Global Goal On Adaptation: India will need Rs 57 lakh crore for adaptation goals till 2030

DUBAI: If the ‘global goal on adaptation‘ (GGA) document is adopted at the Dubai climate summit (CO), more than 195 countries will have to undertake risk and vulnerability assessment of climate hazards, and formulate their specific national adaptation plans by 2025.
They will also have to establish multi-hazard early warning systems and climate information services for risk reduction by 2027.Its adoption, however, depends on consensus of all countries as adaptation action will need a huge amount of money.
Though India has already been taking several adaptation measures as part of its national plan on climate change, the country would need Rs 57 lakh crore for adaptation alone in a “business as usual” scenario till 2030 over the 2023-24 base year. The country’s climate action is, currently, largely financed by domestic resources as climate finance flows from developed countries are falling far short of what is needed to mitigate and adapt to climate change.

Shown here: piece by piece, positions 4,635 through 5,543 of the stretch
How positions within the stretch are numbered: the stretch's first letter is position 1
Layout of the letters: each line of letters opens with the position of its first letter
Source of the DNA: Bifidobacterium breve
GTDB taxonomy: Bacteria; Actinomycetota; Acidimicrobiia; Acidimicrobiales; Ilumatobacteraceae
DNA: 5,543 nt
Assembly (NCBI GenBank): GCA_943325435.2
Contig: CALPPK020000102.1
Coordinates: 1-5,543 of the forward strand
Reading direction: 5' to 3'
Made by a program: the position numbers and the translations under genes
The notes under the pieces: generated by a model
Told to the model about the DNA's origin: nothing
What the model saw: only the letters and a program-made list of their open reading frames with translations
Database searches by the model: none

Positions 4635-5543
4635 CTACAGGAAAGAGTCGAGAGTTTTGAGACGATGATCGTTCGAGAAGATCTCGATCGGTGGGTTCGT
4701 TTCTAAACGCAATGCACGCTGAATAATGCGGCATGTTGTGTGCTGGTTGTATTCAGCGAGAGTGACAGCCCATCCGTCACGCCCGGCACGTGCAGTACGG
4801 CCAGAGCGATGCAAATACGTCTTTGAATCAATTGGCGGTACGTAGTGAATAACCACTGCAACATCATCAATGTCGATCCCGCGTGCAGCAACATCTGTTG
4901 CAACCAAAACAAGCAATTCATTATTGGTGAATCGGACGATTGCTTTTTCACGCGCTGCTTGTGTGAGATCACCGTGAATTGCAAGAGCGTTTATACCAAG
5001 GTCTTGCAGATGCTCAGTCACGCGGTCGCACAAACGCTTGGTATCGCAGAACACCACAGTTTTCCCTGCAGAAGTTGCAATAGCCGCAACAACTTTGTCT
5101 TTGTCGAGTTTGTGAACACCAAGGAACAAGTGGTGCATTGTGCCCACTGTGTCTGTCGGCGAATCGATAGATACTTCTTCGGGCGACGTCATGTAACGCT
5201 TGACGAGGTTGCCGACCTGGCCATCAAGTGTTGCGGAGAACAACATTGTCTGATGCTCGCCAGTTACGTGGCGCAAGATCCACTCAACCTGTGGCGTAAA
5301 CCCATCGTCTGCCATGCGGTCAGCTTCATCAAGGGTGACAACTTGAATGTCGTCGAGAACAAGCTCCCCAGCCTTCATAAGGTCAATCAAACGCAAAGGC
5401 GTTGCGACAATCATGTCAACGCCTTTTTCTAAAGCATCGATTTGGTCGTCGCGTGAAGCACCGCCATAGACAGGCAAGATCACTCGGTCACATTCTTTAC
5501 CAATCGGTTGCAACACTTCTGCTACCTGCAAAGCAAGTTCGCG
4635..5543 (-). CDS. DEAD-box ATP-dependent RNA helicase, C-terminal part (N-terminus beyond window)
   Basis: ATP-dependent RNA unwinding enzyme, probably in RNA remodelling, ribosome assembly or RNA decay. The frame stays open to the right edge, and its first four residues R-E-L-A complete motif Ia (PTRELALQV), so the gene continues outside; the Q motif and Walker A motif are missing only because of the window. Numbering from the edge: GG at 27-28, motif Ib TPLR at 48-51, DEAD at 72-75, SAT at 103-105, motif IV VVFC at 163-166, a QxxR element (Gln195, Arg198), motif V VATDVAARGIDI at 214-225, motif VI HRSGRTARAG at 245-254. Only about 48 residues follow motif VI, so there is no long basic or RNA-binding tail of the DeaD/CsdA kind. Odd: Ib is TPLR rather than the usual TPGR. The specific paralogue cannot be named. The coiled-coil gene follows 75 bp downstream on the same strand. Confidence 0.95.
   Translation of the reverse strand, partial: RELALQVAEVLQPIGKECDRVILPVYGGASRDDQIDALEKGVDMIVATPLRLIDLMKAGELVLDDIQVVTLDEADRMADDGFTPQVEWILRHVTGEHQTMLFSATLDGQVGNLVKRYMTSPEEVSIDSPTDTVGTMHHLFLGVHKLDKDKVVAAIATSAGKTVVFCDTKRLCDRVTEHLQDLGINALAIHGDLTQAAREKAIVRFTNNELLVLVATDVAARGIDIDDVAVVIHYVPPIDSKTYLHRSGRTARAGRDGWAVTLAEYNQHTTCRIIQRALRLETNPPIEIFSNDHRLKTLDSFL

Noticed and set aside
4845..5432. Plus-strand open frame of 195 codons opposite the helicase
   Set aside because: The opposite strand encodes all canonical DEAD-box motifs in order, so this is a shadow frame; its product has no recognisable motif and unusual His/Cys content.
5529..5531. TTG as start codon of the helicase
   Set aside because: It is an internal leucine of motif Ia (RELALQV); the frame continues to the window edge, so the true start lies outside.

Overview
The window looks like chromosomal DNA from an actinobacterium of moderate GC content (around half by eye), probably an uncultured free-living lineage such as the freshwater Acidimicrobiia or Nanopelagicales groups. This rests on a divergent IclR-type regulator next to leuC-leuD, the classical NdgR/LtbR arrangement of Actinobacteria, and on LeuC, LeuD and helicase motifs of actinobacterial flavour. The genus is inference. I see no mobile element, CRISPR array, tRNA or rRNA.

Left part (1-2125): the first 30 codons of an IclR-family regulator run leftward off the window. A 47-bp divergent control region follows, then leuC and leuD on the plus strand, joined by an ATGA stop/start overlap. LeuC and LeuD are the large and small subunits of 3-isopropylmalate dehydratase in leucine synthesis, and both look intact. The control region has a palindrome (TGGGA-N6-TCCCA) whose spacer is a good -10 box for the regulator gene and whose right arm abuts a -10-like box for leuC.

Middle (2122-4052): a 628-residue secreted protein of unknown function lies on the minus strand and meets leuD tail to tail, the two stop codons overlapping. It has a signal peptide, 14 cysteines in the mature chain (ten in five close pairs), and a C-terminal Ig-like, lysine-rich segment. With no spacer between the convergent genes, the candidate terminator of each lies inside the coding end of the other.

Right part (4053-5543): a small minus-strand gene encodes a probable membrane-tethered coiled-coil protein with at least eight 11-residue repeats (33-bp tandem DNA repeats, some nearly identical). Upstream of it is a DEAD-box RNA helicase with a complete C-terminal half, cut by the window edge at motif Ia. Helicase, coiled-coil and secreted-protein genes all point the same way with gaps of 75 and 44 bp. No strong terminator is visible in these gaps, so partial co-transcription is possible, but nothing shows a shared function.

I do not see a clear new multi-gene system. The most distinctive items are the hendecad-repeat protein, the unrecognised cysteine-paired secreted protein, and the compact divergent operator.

The draft on GGA speaks about scaling up finance mobilisation by developed countries to help developing ones in their adaptation efforts but the overall finance provisions appear to be quite weak in terms of scale and scope. It merely urged developed countries to “at least double their collective provision of climate finance for adaptation” to developing countries by 2025 from 2019 levels, for achieving a balance between mitigation and adaptation.
The draft on GGA, released under Article 7 of the overarching Paris Agreement, came hours before the negotiators moved to ‘majlis’ (gathering for informal discussions) to thrash out their differences on the draft text on global stocktake (GST) – the other deliverable at CO. Building consensus over the language used for phase out of fossil fuels (oil, gas and coal) is the biggest task of the ‘majlis’ before the presidency comes out with a final text.
CO president Sultan Al Jaber, meanwhile, repeatedly called on all countries to build consensus on the language on fossil fuels for the final outcome text.
“Now, time has come for all parties to constructively engage and to come to me with that language. I want everyone to show flexibility to act with urgency and to find common ground,” said Al Jaber while responding to a question in a press conference.

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